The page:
Only three members of Aye Nako are present when I meet with them in the band’s Bed-Stuy apartment (their drummer, Sheena McGrath, lives in Ohio). The interstate arrangement seems difficult, but the choice to prioritize relationships over efficiency is emblematic of the band’s values: Queer community comes first. Accordingly, its last record, 2015’s The Blackest Eye, speaks to marginalized members of the DIY scene, punching up at indie-rock’s overwhelming whiteness and grappling with childhood trauma—all the while delivering deliciously peppy hooks offset by distinctive, dissonant melodic sensibilities. Due out this year, the band’s just-announced third release, Silver Haze, promises more insurrectionary yet highly personal riffage.
What were your first experiences with live music?
Mars Ganito, vocalist/guitarist: I started going to shows when I was 15, in Arkansas’s metal scene. I remember thrashing around in this place called Knuck If You Buck, coming home all bruised from everyone slam dancing and thinking “That was so cool—even though I am hurt.”
Did you feel welcome in that scene?
Jade Payne, vocalist/guitarist: When I began going to shows, I felt like the biggest loser in the room.
Joe McCann, bassist: I still feel that way at our shows.
MG: [Laughs] Everyone’s like, “What’s that in the corner? Why are you here?”
JM: “Who brought their Kindle to a show?”
JP: Yeah, and it’s definitely the result of growing up brown in a white suburbia where you feel you don’t belong.
How has it felt to expand from playing DIY Brooklyn venues when you started in 2010 to larger rooms in recent years?
JP: The disingenuous, patronizing bullshit is much more apparent at bigger spaces. For instance, we played Music Hall [of Williamsburg] opening for the Bouncing Souls a few years back.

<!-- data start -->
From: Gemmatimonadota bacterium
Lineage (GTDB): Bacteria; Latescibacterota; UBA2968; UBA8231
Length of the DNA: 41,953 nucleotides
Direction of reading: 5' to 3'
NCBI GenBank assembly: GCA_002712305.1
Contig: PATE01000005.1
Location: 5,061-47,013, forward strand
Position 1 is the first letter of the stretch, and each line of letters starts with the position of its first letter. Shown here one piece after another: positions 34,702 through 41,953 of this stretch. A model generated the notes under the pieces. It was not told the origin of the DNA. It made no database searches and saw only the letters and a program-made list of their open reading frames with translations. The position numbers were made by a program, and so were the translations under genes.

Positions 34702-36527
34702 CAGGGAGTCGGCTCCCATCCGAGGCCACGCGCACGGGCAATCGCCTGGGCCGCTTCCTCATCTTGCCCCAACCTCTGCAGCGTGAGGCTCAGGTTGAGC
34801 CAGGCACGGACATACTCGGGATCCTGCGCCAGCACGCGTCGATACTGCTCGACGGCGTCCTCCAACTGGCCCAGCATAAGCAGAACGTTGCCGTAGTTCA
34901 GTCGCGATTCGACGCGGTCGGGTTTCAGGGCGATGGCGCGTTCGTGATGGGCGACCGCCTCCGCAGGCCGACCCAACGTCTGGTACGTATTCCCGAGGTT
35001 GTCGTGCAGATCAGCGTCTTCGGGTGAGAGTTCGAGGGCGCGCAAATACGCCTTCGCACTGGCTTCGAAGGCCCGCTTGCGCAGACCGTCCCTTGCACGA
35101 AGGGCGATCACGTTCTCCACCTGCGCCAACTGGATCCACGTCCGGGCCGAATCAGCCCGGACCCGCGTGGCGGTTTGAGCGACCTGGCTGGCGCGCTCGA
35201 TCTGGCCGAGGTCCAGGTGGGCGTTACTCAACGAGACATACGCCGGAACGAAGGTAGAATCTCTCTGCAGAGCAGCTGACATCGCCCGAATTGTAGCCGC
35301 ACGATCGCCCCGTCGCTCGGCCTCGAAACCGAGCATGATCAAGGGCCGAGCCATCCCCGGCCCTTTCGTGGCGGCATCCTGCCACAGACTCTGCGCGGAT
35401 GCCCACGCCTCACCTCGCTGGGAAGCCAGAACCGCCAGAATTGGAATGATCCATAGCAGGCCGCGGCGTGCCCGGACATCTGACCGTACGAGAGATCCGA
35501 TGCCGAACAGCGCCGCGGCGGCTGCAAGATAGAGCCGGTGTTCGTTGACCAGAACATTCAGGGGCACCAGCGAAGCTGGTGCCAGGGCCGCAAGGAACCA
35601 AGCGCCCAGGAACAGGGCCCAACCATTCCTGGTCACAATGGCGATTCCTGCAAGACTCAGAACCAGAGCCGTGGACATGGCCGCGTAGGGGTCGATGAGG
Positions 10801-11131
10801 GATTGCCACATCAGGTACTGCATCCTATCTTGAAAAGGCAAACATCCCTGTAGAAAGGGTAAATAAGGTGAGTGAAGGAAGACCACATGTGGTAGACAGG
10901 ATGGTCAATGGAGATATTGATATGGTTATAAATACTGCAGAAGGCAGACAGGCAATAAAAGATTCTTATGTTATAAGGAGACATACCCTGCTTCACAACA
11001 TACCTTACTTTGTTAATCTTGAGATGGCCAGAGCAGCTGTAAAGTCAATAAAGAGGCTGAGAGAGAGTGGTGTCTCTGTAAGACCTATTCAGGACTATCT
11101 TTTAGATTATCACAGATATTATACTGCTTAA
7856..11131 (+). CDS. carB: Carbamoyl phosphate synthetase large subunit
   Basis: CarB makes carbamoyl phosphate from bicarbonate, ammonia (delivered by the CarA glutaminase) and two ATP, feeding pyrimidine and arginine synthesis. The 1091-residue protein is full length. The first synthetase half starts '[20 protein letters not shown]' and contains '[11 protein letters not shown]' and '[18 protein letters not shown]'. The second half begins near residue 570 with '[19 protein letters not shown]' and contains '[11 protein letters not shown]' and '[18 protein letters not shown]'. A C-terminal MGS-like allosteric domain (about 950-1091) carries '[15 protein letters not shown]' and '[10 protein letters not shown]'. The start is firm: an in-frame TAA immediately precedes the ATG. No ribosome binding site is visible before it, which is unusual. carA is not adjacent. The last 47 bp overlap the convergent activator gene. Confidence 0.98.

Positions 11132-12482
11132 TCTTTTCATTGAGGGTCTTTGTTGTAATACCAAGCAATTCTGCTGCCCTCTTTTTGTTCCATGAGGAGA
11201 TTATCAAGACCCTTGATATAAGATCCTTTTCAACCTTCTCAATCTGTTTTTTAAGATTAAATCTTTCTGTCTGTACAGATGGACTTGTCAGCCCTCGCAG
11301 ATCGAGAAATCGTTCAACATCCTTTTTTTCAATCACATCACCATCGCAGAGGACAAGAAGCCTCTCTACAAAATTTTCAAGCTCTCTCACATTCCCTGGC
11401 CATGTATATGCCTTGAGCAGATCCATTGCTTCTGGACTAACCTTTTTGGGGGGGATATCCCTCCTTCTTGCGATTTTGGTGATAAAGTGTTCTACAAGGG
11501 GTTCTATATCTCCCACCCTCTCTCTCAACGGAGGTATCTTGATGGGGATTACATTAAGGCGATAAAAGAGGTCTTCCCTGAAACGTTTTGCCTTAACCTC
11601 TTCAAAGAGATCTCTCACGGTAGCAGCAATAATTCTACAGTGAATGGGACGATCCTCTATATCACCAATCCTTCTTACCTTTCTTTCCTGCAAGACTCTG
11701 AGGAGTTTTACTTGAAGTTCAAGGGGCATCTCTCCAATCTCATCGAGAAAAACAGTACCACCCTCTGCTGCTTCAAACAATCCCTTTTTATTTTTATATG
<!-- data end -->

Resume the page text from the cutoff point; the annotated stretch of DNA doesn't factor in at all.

JM: They’re a classic punk band. The kind you’d hear on the Tony Hawk Pro Skater soundtrack.
JP: Playing to a largely white audience that didn’t give a shit about us felt really strange.
So DIY spaces will always be your primary home?
JM:It’s critical to us to cultivate and invest in the DIY spaces where people like us meet—which isn’t Bowery Ballroom—rather than just use them as a stepping-stone.
Mars, your lyrics concerning intense trauma seem like a powerful means of healing. Does it ever feel like a painful reliving as well?
MG:Most of the songs feel cathartic, but one specifically where I addressed childhood sexual abuse became a retraumatizing thing for me, playing it over and over at shows.
Jade, your songwriting is featured more heavily on the upcoming album. How do you feel your songs differ from Mars’s?
JP: My sound is maybe more melodic, and there’s a heaviness to [the songs]. I was listening to a lot of Smashing Pumpkins—Mellon Collie and Siamese Dream—at the time. My songs are also very guitar-heavy, so we spent a lot of time shaping and sculpting the guitar tones.
So production is important to your music-making process?
JP: As an audio engineer, I’m always thinking about the way tone and sonics inform the message I’m attempting to get across, how a song needs specific textures that reflect what I’m feeling. I definitely have always more easily expressed myself through sound rather than lyrics.
JM: You’re definitely a gearhead.
MG: [Laughs] Off the record.
Aye Nako plays Knitting Factory Brooklyn with Sammus + Mal Blum & The Blums + Big Eyes + Izzy True + Kissing Is A Crime on Thursday, February 2 at 8pm (bk.knittingfactory.com). $15.